U.K. price cuts seen for Apple's new iPhone
Analysts say European telcos will subsidize the sales of 3G iPhones
NEW YORK (Fortune) -- European telcos are likely to subsidize Apple's new version of the iPhone, say analysts.
Exclusive Apple (AAPL, Fortune 500) partner O2 is expected to sell the hotly-anticipated 3G iPhone for about $196 or £100, according to a report by the U.K's Times Online, citing a UBS analyst report. The speculation follows a story first reported by Fortune.com that AT&T (T, Fortune 500) was planning to sell the new iPhone this summer for around $200.
Apple CEO Steve Jobs is widely expected to unveil the faster, sleeker version of the iPhone during the company's developer conference in one week. The new iPhone would be available later this month in the U.S. through Apple and AT&T. AT&T pricing strategy calls for a $200 subsidy for customers who sign two-year service contracts.
"It will be subsidized," says CCS Insight analyst Ben Wood, of O2's iPhone price plan. "But it won't be free," Wood speculates. O2 customers "will have to take connections or contracts at the point of purchase. They will have to sign on the dotted line. That's how they will make sure they get their money back," says Wood.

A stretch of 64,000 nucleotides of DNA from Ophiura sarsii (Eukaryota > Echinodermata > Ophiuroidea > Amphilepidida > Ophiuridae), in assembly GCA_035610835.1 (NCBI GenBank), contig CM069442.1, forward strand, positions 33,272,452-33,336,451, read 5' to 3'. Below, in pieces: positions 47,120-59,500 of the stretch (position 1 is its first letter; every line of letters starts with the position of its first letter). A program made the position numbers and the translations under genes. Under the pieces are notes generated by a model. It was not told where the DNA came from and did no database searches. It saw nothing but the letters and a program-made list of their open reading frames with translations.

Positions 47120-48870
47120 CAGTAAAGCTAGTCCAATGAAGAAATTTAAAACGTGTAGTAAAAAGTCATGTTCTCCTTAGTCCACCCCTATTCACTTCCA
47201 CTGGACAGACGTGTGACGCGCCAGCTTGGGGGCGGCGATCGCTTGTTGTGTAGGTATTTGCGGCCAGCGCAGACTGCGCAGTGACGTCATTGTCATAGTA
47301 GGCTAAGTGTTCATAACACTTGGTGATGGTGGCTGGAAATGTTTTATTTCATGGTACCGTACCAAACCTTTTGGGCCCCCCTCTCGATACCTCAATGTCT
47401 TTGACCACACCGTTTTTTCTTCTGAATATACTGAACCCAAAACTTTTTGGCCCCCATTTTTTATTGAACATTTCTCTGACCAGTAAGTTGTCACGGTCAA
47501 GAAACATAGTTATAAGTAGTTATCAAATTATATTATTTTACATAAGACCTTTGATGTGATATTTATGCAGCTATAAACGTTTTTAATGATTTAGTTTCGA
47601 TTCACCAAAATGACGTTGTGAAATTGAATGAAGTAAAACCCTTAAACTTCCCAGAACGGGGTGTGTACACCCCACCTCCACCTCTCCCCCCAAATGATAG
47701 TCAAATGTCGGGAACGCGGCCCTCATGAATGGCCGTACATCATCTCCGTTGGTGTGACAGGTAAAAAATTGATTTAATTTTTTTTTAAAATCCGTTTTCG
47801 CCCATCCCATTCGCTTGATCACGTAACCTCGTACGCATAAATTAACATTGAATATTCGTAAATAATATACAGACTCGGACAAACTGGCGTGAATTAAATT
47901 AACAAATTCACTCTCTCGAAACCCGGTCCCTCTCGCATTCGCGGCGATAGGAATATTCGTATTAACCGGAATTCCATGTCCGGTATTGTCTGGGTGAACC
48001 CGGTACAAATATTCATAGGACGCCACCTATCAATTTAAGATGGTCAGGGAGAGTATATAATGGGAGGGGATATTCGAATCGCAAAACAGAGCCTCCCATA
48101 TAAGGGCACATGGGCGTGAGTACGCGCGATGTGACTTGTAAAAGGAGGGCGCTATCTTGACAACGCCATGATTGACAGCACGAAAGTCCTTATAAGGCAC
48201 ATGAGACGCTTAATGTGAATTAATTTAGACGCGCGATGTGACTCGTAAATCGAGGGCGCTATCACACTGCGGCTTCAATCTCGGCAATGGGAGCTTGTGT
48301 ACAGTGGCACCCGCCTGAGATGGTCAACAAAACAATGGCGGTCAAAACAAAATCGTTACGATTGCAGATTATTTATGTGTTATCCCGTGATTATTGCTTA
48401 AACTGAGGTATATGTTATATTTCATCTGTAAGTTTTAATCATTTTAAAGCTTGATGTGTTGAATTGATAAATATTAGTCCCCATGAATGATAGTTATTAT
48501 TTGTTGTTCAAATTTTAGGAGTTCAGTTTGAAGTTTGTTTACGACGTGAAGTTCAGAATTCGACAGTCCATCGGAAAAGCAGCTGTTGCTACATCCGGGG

The lower-priced phones in the U.S. and potentially the U.K. and other parts of Europe would help juice the iPhone's sales volume and give the telcos an attractive weapon to win new subscribers.
In the United States, AT&T says it pulls in an average of $95 a month from each iPhone customer, nearly twice the average monthly bill of its conventional cell phone user. AT&T has a revenue-sharing agreement with Apple that requires it to give Apple as much as 25% of its iPhone customers' monthly payments.
Subsidies are a widespread pricing practice in the United States and overseas. In exchange for a cheaper phone, customers are locked in to a carrier for a year or two. It's a small investment by the telcos for a large return, as Bernstein analyst Toni Sacconaghi outlined in a report last month.
Cutting the price of the iPhone in half would put the cost of the phone within reach of more consumers and likely double the number of iPhones sold, Sacconaghi argues. After giving Apple its cut of the revenue, the remaining take for AT&T is between $70 and $75 a month per iPhone user, totaling more than $1,700 over the life of the two-year contract, wrote Sacconaghi.
Though it didn't get much attention at the time, on anApril 23 conference call with analysts, Apple CFO Tim Cook said the company didn't put price guidelines on European carriers selling the original iPhone.
"The carrier partners are free to price the iPhone as low as they wish and beyond that, I wouldn't comment on the specific commercial arrangements between us and the carriers because those are confidential," Cook said at the time.
One thing is clear, the iPhone's manufacturer's suggested retail price of $400 seems more fluid than ever.